Following SAP and Oracle, IBM Latest to Jump to Microsoft Azure

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Microsoft already partnered with SAP and Oracle on its cloud-computing platform. Why not toss in the fourth player in the Big Four?

IBM is the latest partner in Microsoft's enterprise software layer, a deal that includes:

  • IBM and Microsoft making IBM middleware such as WebSphere Liberty, MQ, and DB2 available on Microsoft Azure
  • Windows Server and SQL Server being offered on IBM Cloud
  • IBM and Microsoft working together to deliver a Microsoft .NET runtime for IBM’s Bluemix cloud development platform

Microsoft Azure welcomes the business.

The news announced yesterday comes five months after Microsoft officials said SAP will certify a number of its business applications to run on Microsoft Azure, including SAP Business Suite software, SAP Business All-In-One solution, SAP Mobile Platform, SAP Adaptive Server Enterprise (SAP ASE) and the developer edition of the SAP HANA platform.

And about a year and a half ago, Oracle jumped into the Microsoft Azure cloud. 

Take a Seat Google, Amazon: Microsoft's Cloud Wins the Day

Though the new mobile-first, cloud-first Microsoft is more open and plays nice with everyone, it also wants to knock the socks, shirt and hat off of the competition. And, if CEO Satya Nadella is right, it has everything it needs to do so.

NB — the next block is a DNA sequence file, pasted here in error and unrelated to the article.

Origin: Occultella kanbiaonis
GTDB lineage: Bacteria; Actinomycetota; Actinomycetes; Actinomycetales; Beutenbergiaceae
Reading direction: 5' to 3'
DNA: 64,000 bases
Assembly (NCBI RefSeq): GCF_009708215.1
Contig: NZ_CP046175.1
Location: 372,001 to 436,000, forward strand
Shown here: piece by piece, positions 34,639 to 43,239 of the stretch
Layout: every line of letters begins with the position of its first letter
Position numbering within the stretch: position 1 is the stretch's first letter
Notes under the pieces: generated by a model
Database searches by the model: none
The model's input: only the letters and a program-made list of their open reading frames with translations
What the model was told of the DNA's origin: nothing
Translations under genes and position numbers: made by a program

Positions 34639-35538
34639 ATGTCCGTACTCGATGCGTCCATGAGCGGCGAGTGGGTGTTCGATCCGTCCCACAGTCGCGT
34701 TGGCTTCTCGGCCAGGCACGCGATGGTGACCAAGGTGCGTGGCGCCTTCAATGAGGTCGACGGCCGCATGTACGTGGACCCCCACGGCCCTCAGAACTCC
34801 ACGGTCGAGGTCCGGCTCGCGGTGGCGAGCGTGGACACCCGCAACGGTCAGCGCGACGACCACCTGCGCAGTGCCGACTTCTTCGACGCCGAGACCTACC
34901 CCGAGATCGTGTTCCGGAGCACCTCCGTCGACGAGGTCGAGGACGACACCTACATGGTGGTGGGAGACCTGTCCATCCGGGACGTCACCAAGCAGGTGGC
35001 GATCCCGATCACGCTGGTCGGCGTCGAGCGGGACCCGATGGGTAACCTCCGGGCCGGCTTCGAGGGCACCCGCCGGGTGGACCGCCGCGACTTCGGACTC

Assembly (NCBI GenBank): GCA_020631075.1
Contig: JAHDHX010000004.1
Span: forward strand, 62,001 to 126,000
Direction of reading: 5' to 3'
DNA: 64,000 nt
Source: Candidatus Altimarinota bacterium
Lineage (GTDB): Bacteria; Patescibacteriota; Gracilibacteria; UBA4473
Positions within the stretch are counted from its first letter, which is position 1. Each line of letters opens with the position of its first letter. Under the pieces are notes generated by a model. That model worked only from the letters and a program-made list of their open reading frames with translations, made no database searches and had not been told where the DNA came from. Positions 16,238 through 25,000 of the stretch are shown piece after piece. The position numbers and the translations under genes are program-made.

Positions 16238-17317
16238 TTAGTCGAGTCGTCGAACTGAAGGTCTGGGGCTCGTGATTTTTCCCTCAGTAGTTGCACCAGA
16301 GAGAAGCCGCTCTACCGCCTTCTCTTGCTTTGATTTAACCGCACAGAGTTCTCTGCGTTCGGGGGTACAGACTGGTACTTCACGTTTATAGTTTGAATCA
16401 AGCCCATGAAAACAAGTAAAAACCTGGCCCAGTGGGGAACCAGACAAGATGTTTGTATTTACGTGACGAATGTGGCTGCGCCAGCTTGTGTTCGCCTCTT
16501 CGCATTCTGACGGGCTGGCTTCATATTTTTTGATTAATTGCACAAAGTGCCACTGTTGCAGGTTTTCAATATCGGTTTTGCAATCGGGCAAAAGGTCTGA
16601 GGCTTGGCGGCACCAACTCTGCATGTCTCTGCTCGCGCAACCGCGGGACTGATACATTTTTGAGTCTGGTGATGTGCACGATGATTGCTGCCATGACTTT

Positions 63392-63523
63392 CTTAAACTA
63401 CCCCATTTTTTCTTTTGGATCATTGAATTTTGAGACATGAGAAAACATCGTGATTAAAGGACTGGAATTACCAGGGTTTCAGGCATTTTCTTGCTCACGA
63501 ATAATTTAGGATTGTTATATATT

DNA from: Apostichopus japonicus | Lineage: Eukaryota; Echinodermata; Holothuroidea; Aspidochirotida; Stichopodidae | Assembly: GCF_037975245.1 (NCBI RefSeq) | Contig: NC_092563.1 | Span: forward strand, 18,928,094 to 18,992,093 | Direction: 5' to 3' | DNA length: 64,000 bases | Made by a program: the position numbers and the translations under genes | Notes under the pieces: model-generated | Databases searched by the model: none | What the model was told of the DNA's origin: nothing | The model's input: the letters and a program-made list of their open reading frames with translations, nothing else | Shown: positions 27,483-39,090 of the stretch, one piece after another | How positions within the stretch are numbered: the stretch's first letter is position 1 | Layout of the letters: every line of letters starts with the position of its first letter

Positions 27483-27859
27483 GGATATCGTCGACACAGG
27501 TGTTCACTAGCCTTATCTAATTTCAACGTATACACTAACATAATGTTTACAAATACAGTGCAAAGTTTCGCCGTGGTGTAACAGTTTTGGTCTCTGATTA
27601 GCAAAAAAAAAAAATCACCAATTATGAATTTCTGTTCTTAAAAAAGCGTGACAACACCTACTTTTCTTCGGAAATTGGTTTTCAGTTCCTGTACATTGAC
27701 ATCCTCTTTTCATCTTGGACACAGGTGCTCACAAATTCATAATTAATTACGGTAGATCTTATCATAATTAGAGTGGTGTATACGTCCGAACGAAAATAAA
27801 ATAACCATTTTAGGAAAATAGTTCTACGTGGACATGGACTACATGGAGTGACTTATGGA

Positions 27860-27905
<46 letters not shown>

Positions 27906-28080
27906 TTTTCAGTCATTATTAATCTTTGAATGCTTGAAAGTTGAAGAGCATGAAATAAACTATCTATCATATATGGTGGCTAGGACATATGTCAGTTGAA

While mobile, as Microsoft now defines it, is “not about the device” whether it’s a sensor, small screen or large screen, but about “powering mobility with intelligence,” the productivity and collaboration tools are all Microsoft (Office 365 and Dynamics).

And when it comes to the cloud, Microsoft may have one few others can match. We’re not talking only about a super-charged, hyper-scale cloud in the heavens, but also about a new Azure-like appliance that Enterprises can deploy in their own data centers. It has been designed specifically to handle big data workloads (32 cores, 450 gigabytes of RAM and 6.5 terabytes of local solid-state drive storage). Officially named the Microsoft Cloud Platform System (CPS), powered by Dell it is, in essence, an “Azure consistent cloud in a box” with pre-integrated hardware from Dell and software from Microsoft.

Building a Hybrid Bridge to the Microsoft Cloud

2014-29-August-Rope-Bridge.jpgWhen Satya Nadella announced Microsoft’s new Mobile-First, Cloud-First strategy, he drew a line in the sand with Microsoft employees and set the company on a new course. When Microsoft COO, Kevin Turner reiterated the message at the World Wide Partner Conference in July, he sent partners scrambling to get cloud certified, saying “Selling on-premises software was good for you and us for a long time but the future lies in the cloud and mobility, and Microsoft plans to go in that direction with our partner community intact.”

Customers have felt the shift as well as they ponder what solutions can be cloud based and how to integrate them without significant effort and cost. Some organizations look at Office 365 and feel insecure about moving to a multi-tenant environment. Many organizations have significant investments in on-premises applications and infrastructure so moving to the cloud will not be an easy process.

These critical business systems have kept the wheels of commerce running for some time and have been built up with many layers of complexity and integration. Strict compliance regulations prevent many companies from exposing data in a cloud environment. With these constraints and issues in mind Microsoft has created a number of hybrid options that allow companies to selectively migrate enterprise solutions or build new applications that use cloud services while maintaining an on-prem infrastructure.

Let’s look at the options.